I’m a sucker for movie trivia, so when I come across interesting facts about the movies I love, I like to share them. These types of posts can often be eye-roll-inducing, especially when their headlines insist that “you didn’t know” them (and the facts themselves are practically common knowledge), but I don’t know who you are or what you know, so I’m only making the assumption that someone that puts their eyes on this at some point may not have known all of this stuff. If you did, than you probably deserve a medal. Congratulations in your self-satisfaction! If you didn’t know any of it, cool. Maybe you’ll learn something interesting.
Sorry if I sound like a dickhead. I probably spend too much time on Twitter.
Part of what makes Green Room effective is its unflinching, ugly violence. With both Blue Ruin and Green Room, director Jeremy Saulnier and his crews have proven to be really good at bringing this kind of brutality to the screen (Murder Party is great fun too, but it’s a little more on the cartoonish side).
Saulnier makes you feel the violence in his movies, and learning about some of his influence explains why.
Saulnier told Silver Screen Riot, “All of it is baked into the script. There’s so many references to violence. I don’t seek it out, but man, are we hammered with it in modern day media. I just can’t shake some images that come across on cable television; news, documentaries, you know, or UN footage, a prison documentary on a cable TV network. It’s something that I kind of try to transfer to the audience in a sort of cathartic expression. These are things that have haunted me. You know, I’ve been robbed and the box cutter kind of got in the way. It’s terrifying. When people are slashed, it’s something I can’t shake. So, you know, all sorts of types, even dog attacks. Someone in my family was attacked by a dog. It’s haunting stuff and it comes out naturally and enters the script in an organic way.”
Saulnier also mentioned the prison documentary In an interview with Flicks.co.nz: “The knife in Emily’s head – the drag effect – was very important to me. It was cathartic for me. I was watching television, cable television, and I stumbled upon some prison documentary on a news channel and they showed this fucking knife attack in a prison courtyard. I said, “I don’t want to see this. I can never unsee this again.” I changed the channel but it never left me. It was just this horrifying thing. The little things that I’ve encountered unintentionally, that just haunt me, I put into the movies. It’s a way to get it out of my system and to infect the masses [chuckles].”
The Invitation is a masterwork of tension with some top-notch directing and pretty damn good acting. The cast, however, was originally going to be much different than what came to be. It was reported all the way back in 2012 that Luke Wilson was cast as Will, who would ultimately be played (and played very well at that) by Logan Marshall-Green.
These reports also indicated that Zachary Quinto, Topher Grace, and Johnny Galecki had been cast in the film in roles that weren’t made clear. While it’s hard to say how the movie would have turned out with this very different cast, I think it’s safe to say that things worked out for the best in the end as The Invitation is easily among the year’s best.
The Witch contains some untold amount of Easter eggs that offer up alternate explanations for the movie’s events beyond the main supernatural storyline. In an interview with Slate, director Robert Eggers said there are “clues about different interpretations.”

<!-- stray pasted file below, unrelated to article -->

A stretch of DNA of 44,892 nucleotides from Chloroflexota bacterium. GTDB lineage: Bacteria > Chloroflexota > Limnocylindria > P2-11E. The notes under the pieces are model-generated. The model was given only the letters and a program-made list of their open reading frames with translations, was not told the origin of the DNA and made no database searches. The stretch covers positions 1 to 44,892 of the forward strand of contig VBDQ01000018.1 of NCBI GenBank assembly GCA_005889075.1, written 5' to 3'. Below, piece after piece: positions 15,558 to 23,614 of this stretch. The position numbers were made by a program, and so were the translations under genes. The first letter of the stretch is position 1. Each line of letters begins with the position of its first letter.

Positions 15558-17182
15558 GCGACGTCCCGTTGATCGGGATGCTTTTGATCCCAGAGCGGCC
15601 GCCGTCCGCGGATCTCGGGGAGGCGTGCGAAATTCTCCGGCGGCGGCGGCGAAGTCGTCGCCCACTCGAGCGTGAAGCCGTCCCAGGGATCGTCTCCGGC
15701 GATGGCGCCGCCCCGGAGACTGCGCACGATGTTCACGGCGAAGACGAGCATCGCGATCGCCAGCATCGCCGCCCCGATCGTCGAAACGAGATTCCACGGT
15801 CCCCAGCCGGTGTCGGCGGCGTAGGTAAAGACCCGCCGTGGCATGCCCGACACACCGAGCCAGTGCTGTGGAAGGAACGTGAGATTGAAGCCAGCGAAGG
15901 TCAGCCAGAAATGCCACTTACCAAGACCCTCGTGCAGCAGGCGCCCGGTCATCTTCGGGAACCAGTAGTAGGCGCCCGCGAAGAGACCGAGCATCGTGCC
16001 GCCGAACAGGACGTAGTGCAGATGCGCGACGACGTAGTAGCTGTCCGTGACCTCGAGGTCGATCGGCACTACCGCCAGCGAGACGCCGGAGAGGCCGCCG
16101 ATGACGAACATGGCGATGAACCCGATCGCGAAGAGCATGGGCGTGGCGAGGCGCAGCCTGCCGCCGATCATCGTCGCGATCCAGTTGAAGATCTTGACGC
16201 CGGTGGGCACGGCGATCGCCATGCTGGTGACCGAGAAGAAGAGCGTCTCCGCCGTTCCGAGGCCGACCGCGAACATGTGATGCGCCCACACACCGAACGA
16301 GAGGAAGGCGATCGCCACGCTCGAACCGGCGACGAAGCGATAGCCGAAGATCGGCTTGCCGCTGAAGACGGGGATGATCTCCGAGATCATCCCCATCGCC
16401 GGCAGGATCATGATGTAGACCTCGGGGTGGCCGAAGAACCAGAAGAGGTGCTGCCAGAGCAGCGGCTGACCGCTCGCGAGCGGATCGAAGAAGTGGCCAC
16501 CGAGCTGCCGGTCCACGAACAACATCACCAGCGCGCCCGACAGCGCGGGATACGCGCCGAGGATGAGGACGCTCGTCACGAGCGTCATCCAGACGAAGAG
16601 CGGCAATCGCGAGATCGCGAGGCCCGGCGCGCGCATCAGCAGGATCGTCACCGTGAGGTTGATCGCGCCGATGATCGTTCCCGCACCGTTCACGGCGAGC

“So, for example, the rot on the corn is ergot, which is a hallucinogenic fungus, so if you wanted to take that route, you could,” he added. “It’s not necessarily my route, but there are multiple ways in.”
Considering how The Shining is an obvious influence on the movie, it shouldn’t come as a surprise that Eggers would sprinkle in things like this for fans to chew on. I’m not sure how much water the ergot concept holds, but it will be interesting to see what other nuggets emerge as time goes on.
For some people, The Greasy Strangler is an endurance test at just over 90 minutes. As other members of the Modern Horrors crew will attest, even if you like the movie, it’s a much different experience watching it at home than with with a theater full of festival-goers. Now imagine watching it with a 50% longer running time. That’s just what the initial cut of the movie was, clocking in with an additional 45 minutes of footage at 2:15.
“I think it was probably too much for anybody to handle,” director Jim Hosking told iDigitalTimes. “It was like it was made by somebody with severely incapacitating preoccupations.”
“We were trying to push the material, or stretch the material, as far as we could and see how we could sustain interest in very long scenes where, say, Janet will be taking to Brayden about this night that she’s had… and it could’ve been 10 minutes of dialogue with very, very minute detail,” he continued. “But there’s definitely this moment when you see your first assembly back when you’ve cut all the scenes individually and you feel they’re all working and you feel very excited, but then the cumulative effect of seeing it all together can be completely overwhelming.”
I can’t even begin to imagine the amount of bullshit artistry that ensues in this version, but I have to wonder if we’ll ever see it.
This one is certainly no secret as Nicolas Winding Refn being colorblind has appeared in numerous articles, but it’s not something I was personally aware of before digging, and I think it’s pretty noteworthy considering how colorfully interesting his films – especially The Neon Demon – are.
“Yes, I’m colorblind, I can’t see mid-colors,” the filmmaker told Bullseye. “That’s why all my films are very contrasted, if it were anything else I couldn’t see it.”
No matter what people think of The Neon Demon overall, most will at least agree that it’s visually striking.